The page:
Nina Hachigian discusses American leaders' ability to deal with a world in which America is no longer the world’s only pivotal power.
Before the election of 2008, a spate of books tried to make sense of America’s place in a world in which new global powers were rising fast. These volumes–among them Fareed Zakaria’s The Post-American World and Parag Khanna’s The Second World, not to mention the one I wrote with Mona Sutphen, The Next American Century: How the U.S. Can Thrive As Other Powers Rise–took different routes to arrive at a shared conclusion: In a multipolar and interdependent world, America will no longer be able to call all the shots. While not anti-Bush diatribes, the books argued that the Bush Administration’s script of primacy and domination was unrealistic and counterproductive.
One massive economic meltdown and a transformational American election later, three new books have come to warn us that even a more visionary president with a healthy respect for the rest of the world won’t be enough to put America back in the driver’s seat. The economic collapse has heightened our sense of anxiety at home. And challenging times lie ahead–not only are other powers still rising, as these volumes document, but America now has fewer resources and even less legitimacy to deal with an ever more complex global order.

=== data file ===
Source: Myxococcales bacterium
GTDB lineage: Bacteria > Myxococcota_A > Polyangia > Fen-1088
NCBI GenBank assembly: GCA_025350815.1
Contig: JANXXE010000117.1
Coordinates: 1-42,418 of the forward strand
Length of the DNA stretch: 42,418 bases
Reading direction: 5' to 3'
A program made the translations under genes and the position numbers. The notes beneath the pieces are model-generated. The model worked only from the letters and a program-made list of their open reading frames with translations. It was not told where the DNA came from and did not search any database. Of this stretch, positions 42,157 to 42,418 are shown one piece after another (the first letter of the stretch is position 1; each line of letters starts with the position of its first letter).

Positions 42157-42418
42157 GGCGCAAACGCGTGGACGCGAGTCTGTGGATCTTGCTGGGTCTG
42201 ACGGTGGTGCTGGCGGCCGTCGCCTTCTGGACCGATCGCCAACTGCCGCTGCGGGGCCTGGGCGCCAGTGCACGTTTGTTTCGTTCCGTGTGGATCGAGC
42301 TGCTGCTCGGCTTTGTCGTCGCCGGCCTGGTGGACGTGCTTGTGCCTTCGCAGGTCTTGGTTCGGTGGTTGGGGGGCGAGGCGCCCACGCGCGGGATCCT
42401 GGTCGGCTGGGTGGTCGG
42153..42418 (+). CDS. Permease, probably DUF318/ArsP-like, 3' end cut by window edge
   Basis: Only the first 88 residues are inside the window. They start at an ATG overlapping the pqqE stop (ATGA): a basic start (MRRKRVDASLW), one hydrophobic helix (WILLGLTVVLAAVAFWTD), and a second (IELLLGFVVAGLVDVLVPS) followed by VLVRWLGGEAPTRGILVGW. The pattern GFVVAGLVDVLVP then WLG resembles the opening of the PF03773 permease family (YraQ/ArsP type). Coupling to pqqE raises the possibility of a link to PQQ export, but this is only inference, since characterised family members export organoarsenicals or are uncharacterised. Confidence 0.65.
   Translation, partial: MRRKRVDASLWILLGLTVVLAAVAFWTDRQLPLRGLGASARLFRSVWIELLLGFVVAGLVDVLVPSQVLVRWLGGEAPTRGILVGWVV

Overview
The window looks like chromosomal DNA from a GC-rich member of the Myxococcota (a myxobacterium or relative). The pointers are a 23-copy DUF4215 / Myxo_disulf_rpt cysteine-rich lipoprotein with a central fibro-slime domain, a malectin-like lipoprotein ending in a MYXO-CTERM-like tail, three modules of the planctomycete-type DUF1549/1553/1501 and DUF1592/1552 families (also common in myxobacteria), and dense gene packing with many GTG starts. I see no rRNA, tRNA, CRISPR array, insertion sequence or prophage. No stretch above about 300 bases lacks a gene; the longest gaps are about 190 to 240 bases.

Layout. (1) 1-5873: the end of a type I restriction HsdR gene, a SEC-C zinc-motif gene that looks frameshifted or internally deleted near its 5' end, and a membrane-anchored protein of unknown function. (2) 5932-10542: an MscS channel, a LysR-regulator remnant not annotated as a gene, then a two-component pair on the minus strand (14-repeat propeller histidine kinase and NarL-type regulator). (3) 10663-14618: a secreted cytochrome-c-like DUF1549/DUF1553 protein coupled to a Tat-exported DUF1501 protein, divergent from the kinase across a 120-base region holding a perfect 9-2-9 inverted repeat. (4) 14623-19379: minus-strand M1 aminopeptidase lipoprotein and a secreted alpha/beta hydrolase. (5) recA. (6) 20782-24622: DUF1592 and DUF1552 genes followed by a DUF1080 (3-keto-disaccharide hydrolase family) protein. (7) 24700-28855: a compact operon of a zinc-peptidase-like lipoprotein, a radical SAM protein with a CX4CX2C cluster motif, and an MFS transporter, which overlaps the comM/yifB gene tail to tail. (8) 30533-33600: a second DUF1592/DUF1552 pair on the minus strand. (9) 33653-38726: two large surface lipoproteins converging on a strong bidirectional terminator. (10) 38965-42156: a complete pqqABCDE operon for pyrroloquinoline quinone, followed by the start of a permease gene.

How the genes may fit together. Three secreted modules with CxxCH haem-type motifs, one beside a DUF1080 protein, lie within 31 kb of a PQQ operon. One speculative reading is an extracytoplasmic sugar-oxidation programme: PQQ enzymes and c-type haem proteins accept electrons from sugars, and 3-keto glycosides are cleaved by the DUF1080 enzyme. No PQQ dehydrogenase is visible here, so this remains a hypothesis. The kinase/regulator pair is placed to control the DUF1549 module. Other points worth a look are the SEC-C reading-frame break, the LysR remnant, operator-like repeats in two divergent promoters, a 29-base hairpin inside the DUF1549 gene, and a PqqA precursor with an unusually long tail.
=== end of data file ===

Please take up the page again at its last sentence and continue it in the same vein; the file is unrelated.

These books accurately limn a multipolar world in which America can no longer dominate at will. But they underplay some crucial truths about the United States and the world that suggest a safe and successful future for Americans. America retains great strengths, and nations now depend on one another for their prosperity and security. And yet there’s little indication that most of our leaders recognize this new global reality–or that our politics is up to the task of steering the ship of state in the right direction.
The above excerpt was originally published in Democracy. Click here to view the full article.
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